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Kids in Action

Traverse Magazine, June, 1997

June 1, 1997 | By Keith Schneider
Great Lakes Bulletin News Service

Upon arriving at Brethren High School, in the deep woods of Manistee County, the first noticeable thing is how tidy everything is. Wrappers aren’t blowing around the parking lot. Balls of notebook paper appear only in well-marked trash cans.

Underlying this impressive display of teenage neatness is a lesson in linking environmental and economic goals. Brethren High School, it turns out, is the brain center of the student-managed Manistee County Recyclers, probably the most innovative and effective community paper recycling program in the state.

"It’s something we do for ourselves, our town, and the environment," said Amanda Spoor, a 17-year-old Brethren High School senior, and chair of the 15-member board that oversees the $125,000 a year program. "We’re not here to just mess things up. It gives me a rush of energy to want to do more."

It was the writer Alexis de Tocqueville, who during a tour of America 170 years ago noted the crucial role of small associations in making the country work. That clearly is the case in Manistee. The trash to cash project — a collaboration between industry, educators, students, and local government — is serving an exceptional number of socially useful ends:

In the more than two years that it has operated, nearly 2,400 tons of paper worth well over $200,000 has been collected. Almost $60,000 of the total revenue was returned for youth activities in Brethren, Bear Lake, Onekama, and the public and Catholic high schools in Manistee.

A plant to separate and process the paper was established in Manistee by Lakeshore Enterprises, a unit of the Manistee-Benzie Comunity Mental Health Board, a local government agency. Twelve developmentally disabled adults work at the plant.

A local business, Seng Crane and Excavating, provides drivers to transport semi truck trailers full of waste paper to the processing plant, and return empty trailers to the collection sites at five high school parking lots.

Tenneco Packaging, which operates a plant in Manistee, buys the waste paper, reducing the amount of trash that ends up in the landfill, and the need to cut live trees for pulp.

"The most encouraging thing is that the kids are really involved in making it work. It couldn’t be done without them," said Dan Welburn, a retired educator from Onekama who serves on the project board. "They are right there. There mothers and fathers are there. They see how this partnership works."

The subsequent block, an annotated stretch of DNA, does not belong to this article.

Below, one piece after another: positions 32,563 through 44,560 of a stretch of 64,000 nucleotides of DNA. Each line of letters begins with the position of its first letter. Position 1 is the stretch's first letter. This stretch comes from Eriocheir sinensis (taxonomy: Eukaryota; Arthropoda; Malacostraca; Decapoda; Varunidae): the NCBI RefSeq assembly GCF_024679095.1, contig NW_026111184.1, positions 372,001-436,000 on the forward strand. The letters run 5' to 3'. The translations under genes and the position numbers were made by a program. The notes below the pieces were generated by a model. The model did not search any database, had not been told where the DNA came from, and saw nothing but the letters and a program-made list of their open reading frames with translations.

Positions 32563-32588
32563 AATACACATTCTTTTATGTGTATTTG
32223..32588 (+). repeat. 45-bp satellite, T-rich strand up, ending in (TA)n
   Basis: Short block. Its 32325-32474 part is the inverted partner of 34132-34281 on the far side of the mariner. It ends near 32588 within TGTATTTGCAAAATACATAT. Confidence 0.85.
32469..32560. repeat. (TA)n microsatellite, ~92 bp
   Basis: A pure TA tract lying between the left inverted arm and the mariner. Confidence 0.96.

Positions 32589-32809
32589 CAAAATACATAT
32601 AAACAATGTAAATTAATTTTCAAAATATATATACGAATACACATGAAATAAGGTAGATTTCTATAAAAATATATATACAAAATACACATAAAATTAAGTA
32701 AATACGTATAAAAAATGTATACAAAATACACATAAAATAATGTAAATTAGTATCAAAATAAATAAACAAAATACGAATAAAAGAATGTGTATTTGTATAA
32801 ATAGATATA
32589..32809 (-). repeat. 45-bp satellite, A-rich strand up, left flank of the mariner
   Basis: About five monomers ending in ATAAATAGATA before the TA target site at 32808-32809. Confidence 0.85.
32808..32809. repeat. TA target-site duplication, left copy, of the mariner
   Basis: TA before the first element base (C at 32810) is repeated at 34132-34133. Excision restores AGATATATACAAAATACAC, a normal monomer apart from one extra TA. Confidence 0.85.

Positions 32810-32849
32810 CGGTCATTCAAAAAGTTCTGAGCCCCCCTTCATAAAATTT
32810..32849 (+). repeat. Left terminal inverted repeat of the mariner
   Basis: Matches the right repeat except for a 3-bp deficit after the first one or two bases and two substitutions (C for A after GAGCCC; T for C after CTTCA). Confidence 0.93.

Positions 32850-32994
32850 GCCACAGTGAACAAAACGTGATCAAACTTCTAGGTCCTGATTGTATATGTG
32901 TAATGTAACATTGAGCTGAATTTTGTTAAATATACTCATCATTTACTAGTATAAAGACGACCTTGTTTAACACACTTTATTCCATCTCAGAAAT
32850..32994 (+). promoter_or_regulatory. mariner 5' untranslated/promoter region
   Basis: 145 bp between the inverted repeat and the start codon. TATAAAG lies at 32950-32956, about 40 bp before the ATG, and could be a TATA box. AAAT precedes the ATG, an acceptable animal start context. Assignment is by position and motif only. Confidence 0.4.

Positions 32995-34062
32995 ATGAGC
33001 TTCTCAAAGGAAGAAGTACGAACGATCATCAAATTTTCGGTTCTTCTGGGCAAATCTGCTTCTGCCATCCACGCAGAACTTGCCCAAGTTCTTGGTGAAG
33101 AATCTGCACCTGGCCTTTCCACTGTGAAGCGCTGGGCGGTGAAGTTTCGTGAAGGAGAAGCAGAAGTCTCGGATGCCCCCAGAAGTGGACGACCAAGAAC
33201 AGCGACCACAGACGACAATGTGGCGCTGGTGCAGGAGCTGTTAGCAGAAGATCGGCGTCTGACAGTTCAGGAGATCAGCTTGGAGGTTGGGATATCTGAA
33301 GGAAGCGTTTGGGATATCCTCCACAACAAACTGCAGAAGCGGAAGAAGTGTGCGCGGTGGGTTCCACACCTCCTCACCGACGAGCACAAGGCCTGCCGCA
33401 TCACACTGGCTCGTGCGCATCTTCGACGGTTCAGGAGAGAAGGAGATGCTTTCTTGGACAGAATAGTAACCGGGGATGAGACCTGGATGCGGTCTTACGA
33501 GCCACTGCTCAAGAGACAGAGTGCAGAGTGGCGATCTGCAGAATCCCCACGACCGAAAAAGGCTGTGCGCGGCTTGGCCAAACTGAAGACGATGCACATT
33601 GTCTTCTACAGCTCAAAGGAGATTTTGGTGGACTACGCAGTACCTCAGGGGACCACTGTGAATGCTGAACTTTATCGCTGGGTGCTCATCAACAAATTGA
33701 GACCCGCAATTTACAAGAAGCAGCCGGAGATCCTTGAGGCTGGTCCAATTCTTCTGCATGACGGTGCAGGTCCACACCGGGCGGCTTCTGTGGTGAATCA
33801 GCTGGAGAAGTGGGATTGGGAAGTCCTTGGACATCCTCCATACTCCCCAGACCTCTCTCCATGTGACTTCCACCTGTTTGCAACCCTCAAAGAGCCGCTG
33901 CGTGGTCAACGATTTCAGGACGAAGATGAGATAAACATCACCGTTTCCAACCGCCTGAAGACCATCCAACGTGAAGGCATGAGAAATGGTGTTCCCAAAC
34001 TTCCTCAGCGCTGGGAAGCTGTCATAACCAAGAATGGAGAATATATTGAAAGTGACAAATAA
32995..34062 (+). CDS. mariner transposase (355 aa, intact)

The project has garnered Spoor and other Brethren students state and national service awards. It’s also attracted the interest of neighboring counties. Organizing meetings have begun in Benzie County.

But while Manistee’s recycling program is a stirring success, it also was dependent on a convergence of fortunate events that may be difficult to duplicate. It began in the fall of 1994, when Bill Volkema, a superintendent of Tenneco Packaging, began talking with Judy Cunningham, a coordinator at Manistee Public Schools.

Volkema wanted to expand an in-plant recycling program that included paying youth groups for the waste paper they collected. Cunningham, a leader in the county’s Audubon chapter, saw an opportunity to provide student groups with a steady source of income while also clarifying environmental objectives, like reducing the stream of paper headed for the local landfill.

Volkema and Cunningham quickly concluded that they had four of the crucial facets of a successful program: a worthwhile rationale, a motivated labor force, a ready supply of recyclable trash, and a dependable market. They then set out to solve the three other critical needs: places to store the trash, a transportation capability, and a sorting and processing system.

What surprised everybody was how quickly these last pieces were assembled. George Ott, a supervisor of Lakeshore Enterprises, said his agency’s disabled clients could sort the paper. Bill Seng, the excavator and a youth advocate in Manistee, stepped in to provide a building, buy collection trailers,and supply drivers to transport the material. By February, 1995, just five months after the initial talks, the first load of recycled paper arrived at Tenneco.

Over the last two years, the white and green recycling trailers have become local fixtures. In Brethren student groups take turns organizing paper drives. Typically, a group fills a trailer in 10 days with 12 to 14 tons and collects $250 to $450.

Perhaps the only disappointment cited by students is that the system is capable of handling much more. Volkema estimates that less than a third of the waste paper produced in Manistee County is recycled through the program. "Yeah," said Amanda Spoor. "There’s still too much going to the landfill."

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